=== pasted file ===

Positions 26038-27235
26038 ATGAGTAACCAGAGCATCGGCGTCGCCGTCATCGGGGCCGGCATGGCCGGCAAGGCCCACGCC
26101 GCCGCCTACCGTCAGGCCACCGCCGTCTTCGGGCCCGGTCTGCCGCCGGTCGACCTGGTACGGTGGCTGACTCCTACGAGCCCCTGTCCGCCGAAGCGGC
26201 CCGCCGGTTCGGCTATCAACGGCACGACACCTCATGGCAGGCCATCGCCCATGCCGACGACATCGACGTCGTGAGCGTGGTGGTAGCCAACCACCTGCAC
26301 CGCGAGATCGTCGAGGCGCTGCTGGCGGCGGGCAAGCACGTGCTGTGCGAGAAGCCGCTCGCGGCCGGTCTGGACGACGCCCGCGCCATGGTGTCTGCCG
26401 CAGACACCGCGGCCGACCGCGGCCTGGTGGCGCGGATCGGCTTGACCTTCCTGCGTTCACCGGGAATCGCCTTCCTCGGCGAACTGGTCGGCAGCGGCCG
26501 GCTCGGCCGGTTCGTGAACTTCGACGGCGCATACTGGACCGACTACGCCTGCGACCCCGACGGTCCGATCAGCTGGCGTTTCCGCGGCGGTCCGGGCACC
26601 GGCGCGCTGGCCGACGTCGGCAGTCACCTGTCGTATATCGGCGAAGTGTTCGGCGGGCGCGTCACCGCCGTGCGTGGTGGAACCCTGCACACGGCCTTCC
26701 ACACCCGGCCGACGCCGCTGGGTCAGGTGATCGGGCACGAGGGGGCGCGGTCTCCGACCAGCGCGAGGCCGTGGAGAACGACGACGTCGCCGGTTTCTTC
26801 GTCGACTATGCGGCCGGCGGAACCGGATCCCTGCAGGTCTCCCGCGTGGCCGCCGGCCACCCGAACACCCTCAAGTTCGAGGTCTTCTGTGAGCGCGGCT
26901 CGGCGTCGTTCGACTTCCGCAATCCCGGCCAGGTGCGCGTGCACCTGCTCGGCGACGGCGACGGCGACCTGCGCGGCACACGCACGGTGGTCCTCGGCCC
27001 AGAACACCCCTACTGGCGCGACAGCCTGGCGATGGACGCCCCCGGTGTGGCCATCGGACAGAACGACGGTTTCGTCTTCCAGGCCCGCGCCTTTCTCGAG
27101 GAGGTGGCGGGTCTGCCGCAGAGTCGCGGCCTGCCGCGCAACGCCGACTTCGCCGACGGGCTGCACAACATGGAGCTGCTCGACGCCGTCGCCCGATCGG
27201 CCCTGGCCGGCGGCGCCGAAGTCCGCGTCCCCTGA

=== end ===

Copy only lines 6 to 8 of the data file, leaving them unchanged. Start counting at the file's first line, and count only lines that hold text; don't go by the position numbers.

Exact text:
26401 CAGACACCGCGGCCGACCGCGGCCTGGTGGCGCGGATCGGCTTGACCTTCCTGCGTTCACCGGGAATCGCCTTCCTCGGCGAACTGGTCGGCAGCGGCCG
26501 GCTCGGCCGGTTCGTGAACTTCGACGGCGCATACTGGACCGACTACGCCTGCGACCCCGACGGTCCGATCAGCTGGCGTTTCCGCGGCGGTCCGGGCACC
26601 GGCGCGCTGGCCGACGTCGGCAGTCACCTGTCGTATATCGGCGAAGTGTTCGGCGGGCGCGTCACCGCCGTGCGTGGTGGAACCCTGCACACGGCCTTCC